Caribou Munroes Island Provincial Park

Off for a post-Christmas hike at Caribou – Munroes Island Provincial Park. Being in the off-season it was easier to around the camping & park section without trouble.

We headed to the back of the camping area for the cliffs. Here we found the stairs down to the beach where our hike will start. The hike is mainly along the beach line around the island.

Overall length of the hike starting from the stairs should be 10kms return. On our hike, being December, we turned around at the 3km mark for almost 7kms once we got back to the car.

The area was settled by early Scotts in the 1600-1700’s (hence new scotland – nova scotia) and the park itself was a used as a farm until it got converted to a park.

Lobster fishermen were active in the area but with the elements constantly changing the sandy landscape, a sandy link now connects the mainland to Munroes Island. Forming sheltered salt marshes and sand dunes for a multitude of wildlife to be active.

Looking beyond the grass, the woods on the island were mainly a mix of spruce and hardwood. While walking along the sand, we noticed dear & fox tracks. It was said that observing seal coming out of the water is also common.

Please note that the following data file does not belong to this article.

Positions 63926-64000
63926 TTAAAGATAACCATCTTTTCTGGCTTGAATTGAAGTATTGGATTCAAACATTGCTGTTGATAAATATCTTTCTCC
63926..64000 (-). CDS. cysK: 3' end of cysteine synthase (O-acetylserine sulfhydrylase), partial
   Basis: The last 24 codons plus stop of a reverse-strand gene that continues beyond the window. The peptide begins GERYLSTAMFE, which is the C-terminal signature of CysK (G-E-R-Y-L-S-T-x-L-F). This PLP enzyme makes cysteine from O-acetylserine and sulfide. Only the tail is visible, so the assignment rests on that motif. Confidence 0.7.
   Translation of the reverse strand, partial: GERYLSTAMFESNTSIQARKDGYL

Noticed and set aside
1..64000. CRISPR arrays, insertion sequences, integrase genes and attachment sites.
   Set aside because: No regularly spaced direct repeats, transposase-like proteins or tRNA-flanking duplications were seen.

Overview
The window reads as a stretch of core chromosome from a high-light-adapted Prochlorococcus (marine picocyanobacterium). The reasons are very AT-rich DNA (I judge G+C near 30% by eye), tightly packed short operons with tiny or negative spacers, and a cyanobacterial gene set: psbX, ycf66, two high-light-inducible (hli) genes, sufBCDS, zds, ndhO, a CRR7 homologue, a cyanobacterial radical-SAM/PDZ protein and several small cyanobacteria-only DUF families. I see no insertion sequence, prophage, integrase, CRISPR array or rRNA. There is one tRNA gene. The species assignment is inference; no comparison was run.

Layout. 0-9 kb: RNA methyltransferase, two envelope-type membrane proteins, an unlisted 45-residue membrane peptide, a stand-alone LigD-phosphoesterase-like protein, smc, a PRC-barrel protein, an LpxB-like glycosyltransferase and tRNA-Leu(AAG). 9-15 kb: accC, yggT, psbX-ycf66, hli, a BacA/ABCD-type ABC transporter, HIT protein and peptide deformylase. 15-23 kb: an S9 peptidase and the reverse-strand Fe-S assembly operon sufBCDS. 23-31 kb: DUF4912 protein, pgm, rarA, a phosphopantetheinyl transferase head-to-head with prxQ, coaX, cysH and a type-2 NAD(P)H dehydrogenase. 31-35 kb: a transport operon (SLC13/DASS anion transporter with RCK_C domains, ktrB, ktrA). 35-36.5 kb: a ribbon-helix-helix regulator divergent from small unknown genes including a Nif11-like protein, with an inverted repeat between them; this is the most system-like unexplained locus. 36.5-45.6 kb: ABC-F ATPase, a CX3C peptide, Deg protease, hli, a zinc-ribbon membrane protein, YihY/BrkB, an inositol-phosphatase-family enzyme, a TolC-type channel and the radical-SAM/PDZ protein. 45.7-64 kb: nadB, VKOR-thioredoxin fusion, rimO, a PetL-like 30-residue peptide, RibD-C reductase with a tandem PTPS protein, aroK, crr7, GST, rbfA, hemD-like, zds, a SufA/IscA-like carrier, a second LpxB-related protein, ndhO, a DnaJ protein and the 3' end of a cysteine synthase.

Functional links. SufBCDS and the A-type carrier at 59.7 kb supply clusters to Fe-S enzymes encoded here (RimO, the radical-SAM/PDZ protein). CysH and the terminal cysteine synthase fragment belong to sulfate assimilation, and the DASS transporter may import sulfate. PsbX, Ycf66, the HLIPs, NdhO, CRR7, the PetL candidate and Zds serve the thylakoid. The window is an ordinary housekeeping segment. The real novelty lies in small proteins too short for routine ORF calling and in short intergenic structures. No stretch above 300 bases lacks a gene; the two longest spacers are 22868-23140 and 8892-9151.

Terrain was as you’d expect from walking along the beach, sandy, once past the main beach section and along the side of the island which looked directly at Prince Edward Island (did you notice the ferry to your left?) the terrain changed to large rocks which will slow your progress. However, this is only for a few hundred meters and sandy beach resumes where you can make your way around the island.

On this hike, we turned around along the rocky section as it was december and things were slippery.

By Jim Cyr

Exploring Nova Scotia with a constellation of satellites to guide me along the way. Producing hiking, outdoors, local drink & food videos, you can find Jim's contributions on novascotiablogs.com and a few other places. Jim carries a ZOLEO Satellite Communicator for all of his outdoor adventures.

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